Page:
worn  to  a  shadow  by  a  constant  diarrhoea,  and 
consumed  as  much  opium  as  would  have  done 
credit  to  my  father-in-law  (Thomas  De  Quin- 
cey) .  However,  thank  God,  I  have  a  good  share 
of  Tapleyism  in  me  and  come  out  strong  under 
difficulties.  I  think  I  may  confidently  say  that 
no  man  ever  saw  me  out  of  heart,  or  ever  heard 
one  croaking  word  from  me  even  when  our  pros- 
pects were  gloomiest.  We  were  sadly  scourged 
by  the  cholera,  and  it  was  almost  appalling  to  me 
to  find  that  out  of  twenty-seven  officers  present, 
I  could  only  muster  fifteen  for  the  operations  of 
the  attack.  However,  it  was  done,  and  after  it 
was  done  came  the  collapse.    Don't  be  horrified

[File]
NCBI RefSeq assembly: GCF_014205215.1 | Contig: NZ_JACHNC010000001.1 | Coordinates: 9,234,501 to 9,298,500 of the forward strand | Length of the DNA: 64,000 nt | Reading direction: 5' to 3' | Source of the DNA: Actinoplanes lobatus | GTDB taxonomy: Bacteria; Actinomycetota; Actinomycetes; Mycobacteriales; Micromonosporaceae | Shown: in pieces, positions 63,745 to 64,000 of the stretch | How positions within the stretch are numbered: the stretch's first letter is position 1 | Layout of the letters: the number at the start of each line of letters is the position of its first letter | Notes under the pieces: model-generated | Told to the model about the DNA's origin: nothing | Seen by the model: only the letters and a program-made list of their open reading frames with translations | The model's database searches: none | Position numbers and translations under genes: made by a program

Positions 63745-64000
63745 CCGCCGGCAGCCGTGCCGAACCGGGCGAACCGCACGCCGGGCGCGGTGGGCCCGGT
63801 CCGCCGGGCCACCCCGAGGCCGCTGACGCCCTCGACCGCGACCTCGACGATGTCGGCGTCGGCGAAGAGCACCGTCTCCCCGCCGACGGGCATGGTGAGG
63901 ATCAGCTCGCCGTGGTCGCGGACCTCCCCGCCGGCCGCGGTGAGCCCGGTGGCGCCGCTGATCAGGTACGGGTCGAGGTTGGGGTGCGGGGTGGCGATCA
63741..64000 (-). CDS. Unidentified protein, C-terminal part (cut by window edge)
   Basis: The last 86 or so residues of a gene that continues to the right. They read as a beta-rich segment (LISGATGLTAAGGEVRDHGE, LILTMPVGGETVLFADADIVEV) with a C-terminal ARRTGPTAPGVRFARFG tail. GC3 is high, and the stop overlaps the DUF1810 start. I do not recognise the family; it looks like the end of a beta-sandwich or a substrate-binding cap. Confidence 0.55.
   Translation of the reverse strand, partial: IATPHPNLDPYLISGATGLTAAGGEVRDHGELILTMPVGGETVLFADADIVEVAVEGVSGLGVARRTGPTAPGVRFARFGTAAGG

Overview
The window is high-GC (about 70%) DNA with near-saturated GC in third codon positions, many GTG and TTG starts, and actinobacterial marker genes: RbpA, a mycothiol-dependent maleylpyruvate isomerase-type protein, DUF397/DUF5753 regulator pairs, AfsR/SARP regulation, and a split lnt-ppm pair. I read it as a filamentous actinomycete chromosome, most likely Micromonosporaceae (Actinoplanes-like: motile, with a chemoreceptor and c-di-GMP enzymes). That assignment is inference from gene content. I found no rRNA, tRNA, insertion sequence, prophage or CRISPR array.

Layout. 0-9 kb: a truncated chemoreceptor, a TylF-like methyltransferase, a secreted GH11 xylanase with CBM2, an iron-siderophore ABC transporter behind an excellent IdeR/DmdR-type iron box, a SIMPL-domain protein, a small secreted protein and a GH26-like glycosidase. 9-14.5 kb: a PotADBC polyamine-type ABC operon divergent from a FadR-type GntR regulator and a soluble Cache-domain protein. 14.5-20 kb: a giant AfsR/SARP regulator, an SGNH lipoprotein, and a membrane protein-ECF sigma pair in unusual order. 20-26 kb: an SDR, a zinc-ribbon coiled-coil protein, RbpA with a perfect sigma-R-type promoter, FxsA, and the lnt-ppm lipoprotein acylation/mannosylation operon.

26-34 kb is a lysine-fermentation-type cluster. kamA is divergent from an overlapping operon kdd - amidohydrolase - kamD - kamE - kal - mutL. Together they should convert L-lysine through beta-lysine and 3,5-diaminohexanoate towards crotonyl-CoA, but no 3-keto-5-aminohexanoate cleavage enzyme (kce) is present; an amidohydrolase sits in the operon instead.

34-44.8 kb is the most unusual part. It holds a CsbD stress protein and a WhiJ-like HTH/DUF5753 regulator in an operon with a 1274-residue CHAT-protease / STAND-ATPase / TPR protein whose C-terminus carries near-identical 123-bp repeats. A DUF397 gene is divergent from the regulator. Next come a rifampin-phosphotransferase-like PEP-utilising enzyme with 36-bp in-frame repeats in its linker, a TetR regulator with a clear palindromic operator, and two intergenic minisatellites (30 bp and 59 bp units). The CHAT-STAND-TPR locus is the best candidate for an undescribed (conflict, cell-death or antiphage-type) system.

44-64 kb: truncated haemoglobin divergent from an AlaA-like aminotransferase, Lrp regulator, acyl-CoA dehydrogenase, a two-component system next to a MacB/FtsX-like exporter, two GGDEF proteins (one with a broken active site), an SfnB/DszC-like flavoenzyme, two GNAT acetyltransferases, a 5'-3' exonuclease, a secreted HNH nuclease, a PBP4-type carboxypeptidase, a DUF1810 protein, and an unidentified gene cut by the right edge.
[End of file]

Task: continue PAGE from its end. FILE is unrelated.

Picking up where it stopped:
when  I  tell  you  that  for  the  whole  of  the  actual 
siege,  and  in  truth  for  some  little  time  before,  I 
almost  lived  on  brandy.  Appetite  for  food  I  had 
none,  but  I  forced  myself  to  eat  just  sufficient  to 
sustain  life,  and  I  had  an  incessant  craving  for 
brandy  as  the  strongest  stimulant  I  could  get. 
Strange  to  say,  I  was  quite  unconscious  of  its 
affecting  me  in  the  slightest  degree.  The  excite- 
ment of  the  work  was  so  great  that  no  lesser  one 
seemed  to  have  any  chance  against  it,  and  I  cer- 
tainly never  found  my  intellect  clearer  or  my 
nerves  stronger  in  my  life.  It  was  only  my 
wretched  body  that  was  weak,  and  the  moment 
the  real  work  was  done  by  our  becoming  complete 
masters  of  Delhi,  I  broke  down  without  delay 
and  discovered  that  if  I  wished  to  live  I  must 
continue  no  longer  the  system  that  had  kept  me 
up  until  the  crisis  was  passed.  With  it  passed 
away  as  if  in  a  moment  all  desire  to  stimulate, 
and  a  perfect  loathing  of  my  late  staff  of  life 
took  possession  of  me." 

Such  experiences  show  how  profound  is  the